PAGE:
Raspberry Pi Compute Module 3 (CM3) focuses on consumer electronics
Sort of announced in July 2016, the most up to date Raspberry Pi Compute Module 3 (CM3) is assumed to reach the market in the near future. Last Oct computer equipment company NEC already announced a new variety of professional P and V Series large format displays that gracefully implant the RPi CM3 module. The new module, for sale in 2 options – CM3 and CM3L (lite) – will complement the CM1 module released before.
Specifications for the CM1, CM3 and CM3L SODIMM modules can be found in the data sheet obtainable on the RPi internet site
. Where the CM1 was driven by a BCM2835 processor (as used on the original RPi and RPi B+ models), the CM3 consists of a quad core 1.2 GHz BCM2837 processor, similar to the RPi 3. It has 1 Gigabyte of LPDDR2 RAM and 4 Gigabyte eMMC Flash. The ‘L’ version is a CM3 without eMMC Flash, allowing the person to connect his/her individual SD/eMMC product. The pinout of the CM1 and CM3 modules are identical but the CM3 module is one mm higher (31 mm).
The price of the new modules isn’t known yet, but as a CM1 is sold at roughly ￡20, a comparable price might be anticipated for the CM3.
The CM3 is founded upon the Raspberry Pi 3 hardware and is intended for industrial use in order to provide a cheap approach for people to make printed products based upon the Pi hardware and software system. The Compute Module line is more compact and has less benefits and ports than a regular Raspberry Pi, allowing it to be to suit Internet of Things (IoT) products.
“The module uses a standard DDR2 SODIMM form factor, sockets for which are made by some makers, are conveniently available, and also are economical,” Raspberry Pi COO and hardware lead James Adams said in a blog post.
There are 2 versions of the CM3. Below are the technical specs for both:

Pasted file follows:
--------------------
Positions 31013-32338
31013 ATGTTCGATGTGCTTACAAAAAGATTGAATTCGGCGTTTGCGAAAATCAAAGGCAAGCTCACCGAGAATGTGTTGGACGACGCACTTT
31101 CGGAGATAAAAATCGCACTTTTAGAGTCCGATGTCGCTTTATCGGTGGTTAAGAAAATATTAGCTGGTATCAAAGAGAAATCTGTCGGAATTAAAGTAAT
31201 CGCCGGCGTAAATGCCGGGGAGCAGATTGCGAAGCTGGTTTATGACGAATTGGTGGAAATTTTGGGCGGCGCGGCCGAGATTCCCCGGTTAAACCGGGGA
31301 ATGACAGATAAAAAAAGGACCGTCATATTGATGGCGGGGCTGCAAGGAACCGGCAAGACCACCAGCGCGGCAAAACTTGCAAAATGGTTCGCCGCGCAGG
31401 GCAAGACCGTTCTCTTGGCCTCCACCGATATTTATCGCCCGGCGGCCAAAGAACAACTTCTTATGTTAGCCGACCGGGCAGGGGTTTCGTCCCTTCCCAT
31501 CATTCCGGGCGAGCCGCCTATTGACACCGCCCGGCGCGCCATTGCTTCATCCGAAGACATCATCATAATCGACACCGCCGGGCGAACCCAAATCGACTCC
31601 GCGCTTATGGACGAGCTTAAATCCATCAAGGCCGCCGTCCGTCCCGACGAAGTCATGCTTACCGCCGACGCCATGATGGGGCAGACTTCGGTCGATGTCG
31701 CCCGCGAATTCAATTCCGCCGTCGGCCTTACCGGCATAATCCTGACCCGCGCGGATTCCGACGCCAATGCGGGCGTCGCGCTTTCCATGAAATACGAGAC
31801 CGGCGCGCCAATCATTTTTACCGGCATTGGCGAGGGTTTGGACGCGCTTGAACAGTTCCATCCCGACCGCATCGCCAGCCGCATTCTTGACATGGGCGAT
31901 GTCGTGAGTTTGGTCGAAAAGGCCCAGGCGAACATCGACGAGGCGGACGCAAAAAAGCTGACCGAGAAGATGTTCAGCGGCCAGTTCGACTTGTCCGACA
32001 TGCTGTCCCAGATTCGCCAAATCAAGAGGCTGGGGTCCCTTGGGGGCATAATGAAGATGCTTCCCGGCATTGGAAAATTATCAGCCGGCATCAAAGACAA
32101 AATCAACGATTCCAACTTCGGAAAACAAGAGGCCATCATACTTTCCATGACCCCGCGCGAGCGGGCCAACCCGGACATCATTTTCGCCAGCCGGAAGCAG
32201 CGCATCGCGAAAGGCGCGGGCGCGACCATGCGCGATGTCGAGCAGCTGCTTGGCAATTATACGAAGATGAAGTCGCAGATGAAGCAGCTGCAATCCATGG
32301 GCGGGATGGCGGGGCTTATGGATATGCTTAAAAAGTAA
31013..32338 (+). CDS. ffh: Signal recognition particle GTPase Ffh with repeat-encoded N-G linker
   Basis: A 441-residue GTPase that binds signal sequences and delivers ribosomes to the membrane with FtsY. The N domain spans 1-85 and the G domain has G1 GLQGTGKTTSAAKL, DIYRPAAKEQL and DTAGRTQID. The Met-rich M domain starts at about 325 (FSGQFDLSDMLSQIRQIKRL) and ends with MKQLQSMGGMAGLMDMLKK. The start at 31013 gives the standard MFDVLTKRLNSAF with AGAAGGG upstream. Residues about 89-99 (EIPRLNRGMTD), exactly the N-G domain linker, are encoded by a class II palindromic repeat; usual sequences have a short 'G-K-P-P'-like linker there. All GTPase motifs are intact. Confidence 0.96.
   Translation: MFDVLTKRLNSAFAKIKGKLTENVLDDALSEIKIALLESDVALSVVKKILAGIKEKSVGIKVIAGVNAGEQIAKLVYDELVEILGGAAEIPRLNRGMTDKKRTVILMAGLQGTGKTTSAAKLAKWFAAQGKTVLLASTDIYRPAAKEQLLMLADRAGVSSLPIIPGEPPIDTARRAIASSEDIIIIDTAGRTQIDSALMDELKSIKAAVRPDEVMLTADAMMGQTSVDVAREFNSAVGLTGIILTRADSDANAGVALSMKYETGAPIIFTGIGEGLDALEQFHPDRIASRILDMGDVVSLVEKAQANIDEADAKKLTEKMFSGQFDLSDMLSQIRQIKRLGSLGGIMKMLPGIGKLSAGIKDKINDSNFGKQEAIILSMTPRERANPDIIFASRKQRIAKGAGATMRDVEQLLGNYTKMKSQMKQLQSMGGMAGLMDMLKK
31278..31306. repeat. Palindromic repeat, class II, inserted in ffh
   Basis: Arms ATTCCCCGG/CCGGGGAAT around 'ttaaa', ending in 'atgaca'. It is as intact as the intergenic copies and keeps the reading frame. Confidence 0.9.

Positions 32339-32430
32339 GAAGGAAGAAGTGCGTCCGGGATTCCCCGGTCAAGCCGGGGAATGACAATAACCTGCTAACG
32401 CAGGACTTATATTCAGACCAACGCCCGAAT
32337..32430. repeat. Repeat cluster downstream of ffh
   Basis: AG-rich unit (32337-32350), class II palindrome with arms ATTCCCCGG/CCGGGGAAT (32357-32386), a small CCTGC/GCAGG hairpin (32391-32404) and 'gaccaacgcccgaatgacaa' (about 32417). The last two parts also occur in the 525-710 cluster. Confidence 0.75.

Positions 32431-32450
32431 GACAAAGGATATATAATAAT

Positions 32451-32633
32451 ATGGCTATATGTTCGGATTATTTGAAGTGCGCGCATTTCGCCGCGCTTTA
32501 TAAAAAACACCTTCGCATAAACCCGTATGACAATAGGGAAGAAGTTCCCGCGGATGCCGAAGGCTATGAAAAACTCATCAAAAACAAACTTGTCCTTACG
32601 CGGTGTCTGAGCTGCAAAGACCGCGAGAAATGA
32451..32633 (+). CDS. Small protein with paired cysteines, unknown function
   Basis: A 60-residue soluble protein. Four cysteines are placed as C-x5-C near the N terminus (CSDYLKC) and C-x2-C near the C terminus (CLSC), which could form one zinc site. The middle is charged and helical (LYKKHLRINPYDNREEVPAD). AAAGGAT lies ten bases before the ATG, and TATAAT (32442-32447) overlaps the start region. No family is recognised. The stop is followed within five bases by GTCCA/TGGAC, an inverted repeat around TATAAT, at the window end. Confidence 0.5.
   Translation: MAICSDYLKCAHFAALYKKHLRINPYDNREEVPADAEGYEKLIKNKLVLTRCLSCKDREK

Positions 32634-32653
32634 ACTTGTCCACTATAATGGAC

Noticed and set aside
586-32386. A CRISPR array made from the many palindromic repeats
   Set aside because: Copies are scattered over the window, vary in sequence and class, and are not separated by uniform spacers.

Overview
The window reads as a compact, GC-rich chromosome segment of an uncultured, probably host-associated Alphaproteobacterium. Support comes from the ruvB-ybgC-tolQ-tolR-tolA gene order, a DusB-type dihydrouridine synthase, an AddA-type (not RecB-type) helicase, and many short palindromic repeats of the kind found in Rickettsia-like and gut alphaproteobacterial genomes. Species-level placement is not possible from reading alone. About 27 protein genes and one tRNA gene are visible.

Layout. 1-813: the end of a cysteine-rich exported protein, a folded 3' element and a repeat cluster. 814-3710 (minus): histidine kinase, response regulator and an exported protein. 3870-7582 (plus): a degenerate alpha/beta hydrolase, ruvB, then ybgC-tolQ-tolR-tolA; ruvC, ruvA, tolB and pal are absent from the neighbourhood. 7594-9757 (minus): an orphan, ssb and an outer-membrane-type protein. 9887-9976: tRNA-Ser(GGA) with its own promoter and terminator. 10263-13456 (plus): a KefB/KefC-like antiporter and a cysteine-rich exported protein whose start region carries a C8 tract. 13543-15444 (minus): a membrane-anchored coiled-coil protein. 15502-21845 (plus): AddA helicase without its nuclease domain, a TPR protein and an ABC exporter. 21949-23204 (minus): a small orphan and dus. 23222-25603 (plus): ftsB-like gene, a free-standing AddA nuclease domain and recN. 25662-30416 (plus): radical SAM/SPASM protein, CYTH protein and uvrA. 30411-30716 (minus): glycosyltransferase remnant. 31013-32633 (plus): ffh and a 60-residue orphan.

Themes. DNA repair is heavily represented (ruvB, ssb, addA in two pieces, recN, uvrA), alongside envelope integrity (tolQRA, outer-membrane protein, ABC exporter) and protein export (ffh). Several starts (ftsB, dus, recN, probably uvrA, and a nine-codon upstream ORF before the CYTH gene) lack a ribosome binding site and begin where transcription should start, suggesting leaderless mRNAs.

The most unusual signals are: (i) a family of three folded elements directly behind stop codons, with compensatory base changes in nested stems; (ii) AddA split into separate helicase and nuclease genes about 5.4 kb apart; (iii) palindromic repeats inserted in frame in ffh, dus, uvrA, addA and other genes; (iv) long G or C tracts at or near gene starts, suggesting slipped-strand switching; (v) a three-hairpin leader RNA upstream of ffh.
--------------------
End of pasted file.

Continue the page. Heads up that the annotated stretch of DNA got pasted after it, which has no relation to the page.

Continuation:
BCM2837 processor chip at as high as 1.2GHz
4Gigabyte of on-module eMMC flash
BCM2837 processor at as high as 1.2GHz
SD card interface on Module pins for that reason a user can wire this up to an eMMC or SD card that they pick
Both variants can be slotted into a newly released Compute Module IO Board V3 (CMIO3) which helps you to carry out the following:
Supplies essential power to the CM3
Enables you to program the CM3 Standard’s flash memory or to work with an SD card on the Lite version.
Access the processor interfaces in a a little bit more friendly fashion (pin headers and flexi connectors, similar to the Pi)
Supplies the required HDMI and USB connectors allowing you to have an complete system which can boot Raspbian (or the Operating system of your choice).
“This board presents both a starting template for those who want to design with the Compute Module, and a quick way to begin experimenting with the hardware, and building and testing a system, before you go to the cost of making a custom-made board,” Adam said.
The older Compute Module model will continue to be offered, for folks who wouldn’t like the CM3’s performance boost. As stated by the Raspberry Pi official magazine The MagPi:
“With several caveats, the CM3 may be used a drop-in replacement for the CM1 being that they are pin compatible; the CM3 is 1mm taller, yet, while the CPU can pull a great deal more current from the VBAT power supply line and definately will produce a whole lot more heat under heavy load.”